The fitness plateau is like puberty. Nobody likes going through it, and marketing companies love making money off you to help you get out of it. Plateaus suck for real, and while they're a necessary evil to make you more badass, they're not always easy to banish. Here's what you can do.
First, how do you know you've actually hit a plateau?
The general rule of thumb is if your weight loss/gain, strength or running performance has stagnated or made a turn for the worse for more than two consecutive weeks, then it's likely — although not always — you've (reluctantly) bumped uglies with the dreaded plateau. The "not always" caveat is to remind you that sometimes you may be just having "off weeks" that could hinder performance, and that progress in any of the aforementioned aspects cannot be predictably linear all the time either.
Keep in mind also that hitting a plateau is different from simply being bored of a program. But if you've been doing "everything right" and something still seems amiss, then it's time to take a closer look at the possible cause and what you can do (listed in the recommended order that you should examine these things):
- Getting enough sleep? Very often, a lack of sleep is your progress' kryptonite: too little can severely impact performance and scale measurements. So, if you discover that you've been getting iffy sleep lately due to work, family or one too many raids in World of Warcraft, then add, like, 50 more Zs to ZzzzZz. (Seriously, practice a better bedtime ritual.)
- Are you eating accordingly to your goal?Seems like a silly question to ask, but it's possible that you've been less diligent in eating for performance or your goal. Track your intake for a few days to see how much and what you're eating. Renew your dedication for a few weeks and notice if any improvements!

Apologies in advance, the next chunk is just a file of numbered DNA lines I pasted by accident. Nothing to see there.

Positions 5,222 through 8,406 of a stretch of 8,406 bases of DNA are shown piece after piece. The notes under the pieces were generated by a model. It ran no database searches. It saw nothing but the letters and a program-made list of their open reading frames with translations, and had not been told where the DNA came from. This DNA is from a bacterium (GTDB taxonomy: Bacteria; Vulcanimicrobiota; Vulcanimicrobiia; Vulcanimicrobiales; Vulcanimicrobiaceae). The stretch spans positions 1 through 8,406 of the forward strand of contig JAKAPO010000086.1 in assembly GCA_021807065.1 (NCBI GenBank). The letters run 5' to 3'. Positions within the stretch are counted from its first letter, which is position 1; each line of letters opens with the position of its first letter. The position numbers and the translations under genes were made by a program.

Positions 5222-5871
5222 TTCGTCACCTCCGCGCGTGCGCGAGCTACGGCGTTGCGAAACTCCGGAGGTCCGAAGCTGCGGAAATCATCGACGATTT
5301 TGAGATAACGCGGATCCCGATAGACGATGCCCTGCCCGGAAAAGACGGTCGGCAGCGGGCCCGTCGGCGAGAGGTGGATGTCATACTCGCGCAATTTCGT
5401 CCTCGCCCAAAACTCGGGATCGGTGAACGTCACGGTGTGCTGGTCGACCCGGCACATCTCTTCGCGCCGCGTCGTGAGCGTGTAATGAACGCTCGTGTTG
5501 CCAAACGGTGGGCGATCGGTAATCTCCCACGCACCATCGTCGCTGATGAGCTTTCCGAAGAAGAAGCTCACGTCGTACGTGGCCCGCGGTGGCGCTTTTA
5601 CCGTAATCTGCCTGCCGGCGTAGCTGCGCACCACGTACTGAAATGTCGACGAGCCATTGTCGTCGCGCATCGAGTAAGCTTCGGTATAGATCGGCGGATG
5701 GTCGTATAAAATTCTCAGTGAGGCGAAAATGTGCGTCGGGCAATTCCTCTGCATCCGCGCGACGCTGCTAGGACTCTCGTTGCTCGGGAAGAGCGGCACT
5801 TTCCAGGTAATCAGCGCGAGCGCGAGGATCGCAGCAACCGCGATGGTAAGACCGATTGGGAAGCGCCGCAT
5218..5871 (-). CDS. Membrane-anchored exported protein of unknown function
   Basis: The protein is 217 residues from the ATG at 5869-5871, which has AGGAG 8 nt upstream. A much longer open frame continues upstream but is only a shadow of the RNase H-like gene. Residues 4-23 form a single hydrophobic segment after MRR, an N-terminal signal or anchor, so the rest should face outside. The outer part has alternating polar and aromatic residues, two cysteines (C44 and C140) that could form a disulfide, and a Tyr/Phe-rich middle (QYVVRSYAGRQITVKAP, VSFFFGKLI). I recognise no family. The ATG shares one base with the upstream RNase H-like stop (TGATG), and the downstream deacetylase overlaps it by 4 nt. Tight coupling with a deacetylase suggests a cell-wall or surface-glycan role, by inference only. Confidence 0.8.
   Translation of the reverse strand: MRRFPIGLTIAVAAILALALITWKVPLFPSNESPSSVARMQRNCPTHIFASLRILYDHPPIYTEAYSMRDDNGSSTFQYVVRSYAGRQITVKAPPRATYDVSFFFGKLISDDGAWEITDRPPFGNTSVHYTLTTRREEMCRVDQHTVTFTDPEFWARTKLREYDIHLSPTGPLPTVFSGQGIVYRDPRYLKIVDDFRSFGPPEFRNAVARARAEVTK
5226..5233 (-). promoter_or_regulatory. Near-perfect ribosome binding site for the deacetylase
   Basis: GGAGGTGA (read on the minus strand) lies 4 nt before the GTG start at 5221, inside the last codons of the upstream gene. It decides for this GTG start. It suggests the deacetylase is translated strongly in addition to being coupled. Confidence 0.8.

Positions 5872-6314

- Re-evaluate your training: Be honest with your training: How hard are you pushing yourself in your workouts? Is your workout program congruent with your own goals? If these seem a-ok, you might want to check your exercise technique and/or make sure you're not training through an injury, as either of those can also compromise progress.
- Remember your training age: Also known as the length of time you've been seriously training. If it's anywhere between 6 months to 1 year, it's possible you've just hit your newbie gains ceiling. At that point, it's time to cross the fitness chasm, as we outline here.
- Try something different: Sometimes you really need to just breathe some new life into your workout or diet. Try a radically different training approach. Been doing 1 to 3 reps at heavy loads for strength? Try a workout with higher number reps, more speed and lighter weights. Been eating at a consistent deficit for weight loss? Try increasing your intake a few hundred calories for a few weeks and see what that does for you. A simple change is ideal to give yourself wiggle room for more changes later, if needed.
- Go take a break: It's entirely possible you've just been training way too hard, placing all kinds of stressors on your body. Time off from training and dieting can do wonders for your body, mind and progress, and may actually make you stronger when you finally return to training. Step away from the gym or your running program, and do something fun for a week.
Remember that when you try one of these things change only one variable at a time. Otherwise, you won't know which one works! It will be a slower process, but in the end you won't burn yourself out from changing everything at once.